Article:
“Every pixel is simulated”, reads Noita’s press release, which in game terms means that everything shifts, moves, and changes with each interaction. Every run is variable, and the player is an agent of continual transformation. This emergent aspect means that with every game over there is also a demand for change: it is, in a sense, the only constant. The soundtrack, edited and mixed by composer Niilo Takalainen and played by psych rock band From Grotto, aptly mirrors this very ethos by having a wholly improvised set, performed live in sessions that took place throughout 20 days. That’s not it, however, since the music is also integrated and layered into play, reacting to the player’s actions.
This means that, in play, it returns to psych rock its original vertiginous quality, the prospect of a melting mind and an expanding consciousness within a true feedback loop towards the world itself. That doesn’t mean that on its own there is nothing exciting about the Noita OST, however. On the contrary, its design is grounded on the concept that this journey is not made skywards but underground, deep into the earth, and thus the music seems to spiral downwards into sparsity. The lushness you’d expect from any contemporary psych is here entirely subdued, its spacey sounds and wah-wahs avoiding protagonist roles in favor of harmony and an often elevated role for drums.
One of the most interesting aspects of the ‘neutralization’ of these psych ur-elements is the development of an ambient-like quality that privileges density, sometimes even in the form of electronic noise and classical drones (of the Indian type). It also avoids the onanistic, orgasmic heights of unleashed guitar work, allowing the rhythmic section to shine with impressive shifts into jazz. Falling squarely into meditative states of the kind explored by krautrock bands, Noita strikes an able balance between predictability and its opposite, articulating mantras and repetitive sections seamlessly with freer outbursts of depth. This means that, instead of moving vertically, progressively, its freedom a path forward, it moves horizontally, adding layers upon layers that expand the scope of its sound at all times, in the best of psych tradition.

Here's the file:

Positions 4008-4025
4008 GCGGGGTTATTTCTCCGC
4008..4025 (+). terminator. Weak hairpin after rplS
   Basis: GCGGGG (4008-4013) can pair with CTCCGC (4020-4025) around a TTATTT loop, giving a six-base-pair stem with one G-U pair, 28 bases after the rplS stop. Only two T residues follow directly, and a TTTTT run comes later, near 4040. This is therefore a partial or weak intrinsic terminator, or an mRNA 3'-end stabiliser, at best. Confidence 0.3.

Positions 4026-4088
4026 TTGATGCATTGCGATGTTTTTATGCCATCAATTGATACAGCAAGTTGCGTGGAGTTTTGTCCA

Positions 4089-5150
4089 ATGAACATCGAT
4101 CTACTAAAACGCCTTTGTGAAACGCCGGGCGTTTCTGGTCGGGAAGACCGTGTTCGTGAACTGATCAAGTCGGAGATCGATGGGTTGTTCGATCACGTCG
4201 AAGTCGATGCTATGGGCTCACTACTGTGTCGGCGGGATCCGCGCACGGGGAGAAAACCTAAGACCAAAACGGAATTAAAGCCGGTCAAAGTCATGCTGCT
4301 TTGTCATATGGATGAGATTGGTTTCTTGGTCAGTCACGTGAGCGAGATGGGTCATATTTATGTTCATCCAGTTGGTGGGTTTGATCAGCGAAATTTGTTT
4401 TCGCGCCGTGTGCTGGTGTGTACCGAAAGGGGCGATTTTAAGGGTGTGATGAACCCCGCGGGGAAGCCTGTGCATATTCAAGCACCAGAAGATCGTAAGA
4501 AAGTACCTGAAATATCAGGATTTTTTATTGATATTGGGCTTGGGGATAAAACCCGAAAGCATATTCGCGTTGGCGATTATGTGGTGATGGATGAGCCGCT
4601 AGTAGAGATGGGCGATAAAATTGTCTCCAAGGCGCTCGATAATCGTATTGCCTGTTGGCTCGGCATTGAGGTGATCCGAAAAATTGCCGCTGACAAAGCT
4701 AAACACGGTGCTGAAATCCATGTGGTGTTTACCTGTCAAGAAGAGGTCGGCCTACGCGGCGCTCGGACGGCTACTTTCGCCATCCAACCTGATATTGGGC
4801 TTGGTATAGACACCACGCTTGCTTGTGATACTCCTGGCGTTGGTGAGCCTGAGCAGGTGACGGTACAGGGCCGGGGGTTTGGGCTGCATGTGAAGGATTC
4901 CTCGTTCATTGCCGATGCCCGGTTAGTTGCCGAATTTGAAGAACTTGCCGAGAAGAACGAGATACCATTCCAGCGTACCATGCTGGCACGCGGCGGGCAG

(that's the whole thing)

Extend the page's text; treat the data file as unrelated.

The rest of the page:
Not only does this depth make Noita captivating and heavy (in that 60s sense of the word), it means that it is pretty unique. Contemporary psych bands tend towards the emphasis of the style’s inherent, summer-of-love softness (think Tame Impala or Babe Rainbow) or its messier rock n’ roll edges (think Orb, King Gizzard); a few bands, like Dungen, have successfully explored the in-between, but what From Grotto and Takalainen are doing here is developing the older, perhaps more sophisticated German experimentalist approach in an ambient format. The videogame is the perfect medium for such an exploration, in the sense that consciousness slightly expands as it accepts another world with distinct rules and uncanny aesthetics, and the music is crafted in service of such an engagement. Replacing the role of the drug, the mix of repetition and improvisation in the game mechanics is heightened by the parallel soundtrack into a different sort of relationship between trance and climax. The music uses the game as much as the game uses the music, in other words. Regardless, it is the mixture of genres and the distinct vision of these artists, in which stability and uncertainty come to play ambient roles towards density of sound instead of clear resolutions (whether explosive, as in the rock n’ roll vein, or melodic, as in the soft, poppier one), what makes Noita worthy of anyone’s attention, whether you enjoy videogames or not. (David Murrieta Flores)